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``To Suspend Electricity Aid To NK By U.S. Request``

Posted August. 01, 2001 19:56,   


A high-ranking official said that the U.S. requested South Korea to suspend its negotiations with North Korea over North Korea`s call for the electricity aid

The United States requested South Korea to suspend its negotiations with the North over Pyongyang`s call for 500,000 kW of electricity aid at the fourth South-North ministers` talk last December.

Jung Se-Hyun (former vice unification minister), special assistant of unification to the chief of the National Intelligence Service, said in the latest edition of `East Asian Review` published by the Institute for Far Eastern Studies that ``the biggest issue in relation to the aid to North Korea is the 500,000 kW of electricity aid. North Korea called for the electricity aid, and South was willing to negotiate. However, the negotiations were put on hold by the U.S. request.``

Jung said that ``the U.S. may need to revise the North-U.S. Geneva agreement to aid the construction of thermoelectric power station instead of light-water reactor. In this situation, the U.S. was probably concerned that its negotiating leverage with North may weaken if South agrees on the electricity aid and provides the aid.``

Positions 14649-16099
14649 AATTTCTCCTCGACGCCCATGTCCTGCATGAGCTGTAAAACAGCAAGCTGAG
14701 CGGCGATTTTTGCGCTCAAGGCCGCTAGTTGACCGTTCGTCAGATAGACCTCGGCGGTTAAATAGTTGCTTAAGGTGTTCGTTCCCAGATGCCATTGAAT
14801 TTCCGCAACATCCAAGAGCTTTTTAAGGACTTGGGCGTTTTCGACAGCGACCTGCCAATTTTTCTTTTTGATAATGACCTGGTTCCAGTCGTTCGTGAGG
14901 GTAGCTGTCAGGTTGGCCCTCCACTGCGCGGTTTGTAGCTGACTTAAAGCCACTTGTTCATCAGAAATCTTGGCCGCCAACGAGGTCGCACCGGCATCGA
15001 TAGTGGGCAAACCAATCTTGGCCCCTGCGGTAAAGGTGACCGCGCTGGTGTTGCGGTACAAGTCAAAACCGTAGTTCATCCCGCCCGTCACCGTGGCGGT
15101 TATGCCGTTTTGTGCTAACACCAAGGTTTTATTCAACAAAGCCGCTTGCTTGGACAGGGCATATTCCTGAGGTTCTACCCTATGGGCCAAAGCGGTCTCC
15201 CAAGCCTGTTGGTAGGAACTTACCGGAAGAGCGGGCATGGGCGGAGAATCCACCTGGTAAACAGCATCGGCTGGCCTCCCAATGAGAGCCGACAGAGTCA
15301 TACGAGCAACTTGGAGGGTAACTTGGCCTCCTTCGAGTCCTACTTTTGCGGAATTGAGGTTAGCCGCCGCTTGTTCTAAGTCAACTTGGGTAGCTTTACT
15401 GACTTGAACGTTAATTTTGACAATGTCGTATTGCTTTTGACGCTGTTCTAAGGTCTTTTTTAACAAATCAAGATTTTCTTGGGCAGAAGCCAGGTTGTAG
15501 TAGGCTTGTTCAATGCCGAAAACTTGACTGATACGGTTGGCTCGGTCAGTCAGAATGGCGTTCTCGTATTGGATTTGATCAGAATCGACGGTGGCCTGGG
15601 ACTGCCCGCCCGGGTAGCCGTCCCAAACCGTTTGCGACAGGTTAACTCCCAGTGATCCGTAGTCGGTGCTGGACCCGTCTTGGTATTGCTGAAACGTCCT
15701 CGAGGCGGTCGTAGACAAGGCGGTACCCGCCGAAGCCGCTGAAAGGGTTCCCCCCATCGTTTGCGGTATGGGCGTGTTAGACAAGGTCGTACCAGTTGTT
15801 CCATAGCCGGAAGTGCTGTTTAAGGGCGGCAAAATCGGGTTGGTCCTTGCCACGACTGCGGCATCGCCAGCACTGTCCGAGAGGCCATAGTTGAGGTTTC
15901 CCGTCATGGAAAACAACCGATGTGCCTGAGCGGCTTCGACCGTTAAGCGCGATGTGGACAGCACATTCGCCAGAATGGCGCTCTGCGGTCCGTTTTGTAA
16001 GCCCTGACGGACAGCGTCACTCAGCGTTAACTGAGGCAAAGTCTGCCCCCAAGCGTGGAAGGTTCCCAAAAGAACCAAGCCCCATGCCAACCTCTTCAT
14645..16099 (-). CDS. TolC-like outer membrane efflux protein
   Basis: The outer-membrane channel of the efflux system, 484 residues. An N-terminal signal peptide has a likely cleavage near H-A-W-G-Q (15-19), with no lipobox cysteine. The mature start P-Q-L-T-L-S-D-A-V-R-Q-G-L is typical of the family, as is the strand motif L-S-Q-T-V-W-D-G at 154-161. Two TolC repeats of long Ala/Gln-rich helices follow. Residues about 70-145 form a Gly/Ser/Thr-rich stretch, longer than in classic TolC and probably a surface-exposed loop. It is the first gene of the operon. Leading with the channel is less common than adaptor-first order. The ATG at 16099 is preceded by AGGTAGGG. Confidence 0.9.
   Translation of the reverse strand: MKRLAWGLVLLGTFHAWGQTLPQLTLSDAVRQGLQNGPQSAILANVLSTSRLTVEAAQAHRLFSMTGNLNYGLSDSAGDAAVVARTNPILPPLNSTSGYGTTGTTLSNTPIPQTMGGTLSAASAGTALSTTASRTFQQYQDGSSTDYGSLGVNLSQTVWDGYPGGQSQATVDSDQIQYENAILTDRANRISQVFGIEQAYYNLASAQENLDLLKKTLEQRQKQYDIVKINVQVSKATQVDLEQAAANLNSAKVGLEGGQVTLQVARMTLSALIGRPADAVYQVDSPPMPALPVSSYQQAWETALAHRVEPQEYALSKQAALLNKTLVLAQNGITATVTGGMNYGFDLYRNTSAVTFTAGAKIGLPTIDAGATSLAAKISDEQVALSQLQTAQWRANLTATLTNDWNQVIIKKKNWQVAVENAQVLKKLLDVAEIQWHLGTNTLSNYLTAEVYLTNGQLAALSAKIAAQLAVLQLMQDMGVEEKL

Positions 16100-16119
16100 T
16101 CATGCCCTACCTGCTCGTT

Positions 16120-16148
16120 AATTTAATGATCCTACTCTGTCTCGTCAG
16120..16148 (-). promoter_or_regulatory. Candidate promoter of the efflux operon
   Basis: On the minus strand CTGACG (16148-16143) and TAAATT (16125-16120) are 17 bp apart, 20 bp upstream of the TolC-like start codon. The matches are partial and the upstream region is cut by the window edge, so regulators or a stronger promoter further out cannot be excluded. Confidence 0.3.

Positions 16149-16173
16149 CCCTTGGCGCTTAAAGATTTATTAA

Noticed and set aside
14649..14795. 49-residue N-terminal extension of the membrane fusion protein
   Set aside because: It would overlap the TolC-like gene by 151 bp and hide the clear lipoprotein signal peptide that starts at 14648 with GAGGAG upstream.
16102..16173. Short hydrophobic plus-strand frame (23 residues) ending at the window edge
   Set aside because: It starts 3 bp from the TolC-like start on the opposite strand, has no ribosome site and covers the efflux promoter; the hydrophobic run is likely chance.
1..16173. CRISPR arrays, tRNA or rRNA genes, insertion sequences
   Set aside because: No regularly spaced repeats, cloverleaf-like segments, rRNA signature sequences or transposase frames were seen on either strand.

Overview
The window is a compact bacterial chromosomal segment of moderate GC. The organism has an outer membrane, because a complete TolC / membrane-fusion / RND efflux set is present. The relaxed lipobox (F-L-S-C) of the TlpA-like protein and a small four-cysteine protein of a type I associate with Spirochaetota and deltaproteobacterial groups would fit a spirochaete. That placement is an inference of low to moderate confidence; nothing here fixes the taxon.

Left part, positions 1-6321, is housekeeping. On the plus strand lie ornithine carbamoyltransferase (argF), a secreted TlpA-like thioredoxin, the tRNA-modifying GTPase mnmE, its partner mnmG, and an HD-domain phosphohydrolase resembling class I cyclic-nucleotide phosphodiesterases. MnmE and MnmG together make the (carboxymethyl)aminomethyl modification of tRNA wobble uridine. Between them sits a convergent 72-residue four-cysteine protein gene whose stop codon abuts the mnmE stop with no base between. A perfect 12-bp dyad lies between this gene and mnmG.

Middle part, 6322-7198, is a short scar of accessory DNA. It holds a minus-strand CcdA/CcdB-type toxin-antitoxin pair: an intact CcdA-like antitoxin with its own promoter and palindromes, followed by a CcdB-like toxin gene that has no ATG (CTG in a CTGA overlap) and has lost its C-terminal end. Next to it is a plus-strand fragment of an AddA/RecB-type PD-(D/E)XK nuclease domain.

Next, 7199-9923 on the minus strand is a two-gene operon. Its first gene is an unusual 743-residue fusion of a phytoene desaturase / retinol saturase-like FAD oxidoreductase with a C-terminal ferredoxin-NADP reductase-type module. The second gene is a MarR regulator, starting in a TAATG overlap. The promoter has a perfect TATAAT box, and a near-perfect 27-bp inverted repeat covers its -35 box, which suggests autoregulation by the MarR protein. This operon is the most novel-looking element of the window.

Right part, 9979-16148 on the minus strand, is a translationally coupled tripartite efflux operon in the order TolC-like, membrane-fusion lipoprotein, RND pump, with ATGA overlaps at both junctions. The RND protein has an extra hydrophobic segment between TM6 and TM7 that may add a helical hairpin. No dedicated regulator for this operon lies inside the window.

Jung said, ``As the U.S. administration appears to rule out the revision of the Geneva agreement, it discusses a possibility to aid 500,000 kW-capacity thermoelectric power plants in addition to the 2 million kW light-water reactors as a key to solve the issue of missile and nuclear weapons. However, it is desirable to leave this issue to South-North.``

Jung also said that electricity aid should be able to guarantee the North Korea leader Kim Jong-Il`s return visit to Seoul and at the same time can be an important agenda of the second inter-Korean summit. Moreover, electricity aid can be a variable that enables the concrete discussion to reduce the military tension between South-North, said Jung.

However, as the article creates a stir, Jung clarified saying that ``when I wrote this article in April, I did not have any special information since it was before I was appointed to the special assistant to the chief of the NIS. I assumed that as the U.S. has used the conventional weapons as a hidden card in its negotiations with North, the U.S. has tried to use the strategic issue as a hidden card as well.``

Lee Chol-Hi klimt@donga.com